The complainant's next and final encounter with Mr. Coleman occurred two weeks later, on October 26, 2015, around noon. She was walking on the path around the baseball field when she "notice[d] that [Mr. Coleman] was standing up at the doorway to the recreation center." There were some children and their teachers on the baseball field, so the complainant "didn't feel, at that moment, . . . like there was any issue." After walking several laps around the field, the complainant saw the "kids and the teachers . . . leaving the field." The complainant was on the opposite side of the baseball field from the recreation center, and "before [she] kn[e]w it, [Mr. Coleman] literally sprinted across the entire length of the field, and he was standing about eight feet in front of [her]," on the walking path.[4] The complainant testified that Mr. Coleman had "this scary-looking grin on his face."

         At that moment, the complainant testified, she "knew it was like fight or flight," so she "stopped on [her] heel, . . . turned in the other direction," and told Mr. Coleman to "leave [her] alone." The complainant quickly headed towards the baseball field's exit-she was "almost running"-and she "started cussing at [Mr. Coleman]": "[L]eave me alone. Stop acting weird. Stop bothering me. Get the fuck away from me. . . . [L]eave me the fuck alone." Mr. Coleman followed her and said, "I'm just out here trying to get some exercise." The complainant proceeded quickly toward her home, and Mr. Coleman continued following.[5] The complainant "screamed" at Mr. Coleman that she was going to "get [her] husband to fuck [him] up," and the complainant's neighbor also told Mr. Coleman to leave the complainant alone, but Mr. Coleman continued following, shouting things like "F you bitch." When the complainant arrived at her house, she told her son that Mr. Coleman had been following her. The complainant's son went outside and told Mr. Coleman "to get the fuck out of here." Mr. Coleman walked away, stopping briefly at the corner and "erratically shaking a [street] sign" before leaving the area. The complainant's neighbor called the police while these events were unfolding, and Mr. Coleman was arrested soon thereafter.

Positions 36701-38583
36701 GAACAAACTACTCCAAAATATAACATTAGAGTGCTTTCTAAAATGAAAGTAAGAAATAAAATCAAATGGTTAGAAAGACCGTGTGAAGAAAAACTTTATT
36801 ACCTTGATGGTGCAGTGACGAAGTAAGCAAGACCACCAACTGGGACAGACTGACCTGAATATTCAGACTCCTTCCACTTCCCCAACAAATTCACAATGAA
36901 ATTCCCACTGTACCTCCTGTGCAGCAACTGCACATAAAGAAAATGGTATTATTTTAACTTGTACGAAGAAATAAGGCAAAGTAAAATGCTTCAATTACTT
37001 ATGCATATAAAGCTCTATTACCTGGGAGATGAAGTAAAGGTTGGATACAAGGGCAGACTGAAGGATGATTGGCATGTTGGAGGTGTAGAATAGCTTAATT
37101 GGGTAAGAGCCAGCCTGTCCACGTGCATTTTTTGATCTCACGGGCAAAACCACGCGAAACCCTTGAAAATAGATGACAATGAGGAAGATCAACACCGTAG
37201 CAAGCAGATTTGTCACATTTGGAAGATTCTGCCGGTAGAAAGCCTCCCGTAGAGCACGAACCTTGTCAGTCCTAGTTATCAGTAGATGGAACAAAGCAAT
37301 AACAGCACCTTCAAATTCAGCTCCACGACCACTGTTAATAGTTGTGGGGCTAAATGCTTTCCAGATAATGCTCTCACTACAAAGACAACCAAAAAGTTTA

The complainant testified that this incident was a "traumatic experience" for her and that she had "lost some sleep" as a result.

         D. The Trial Court's Verdict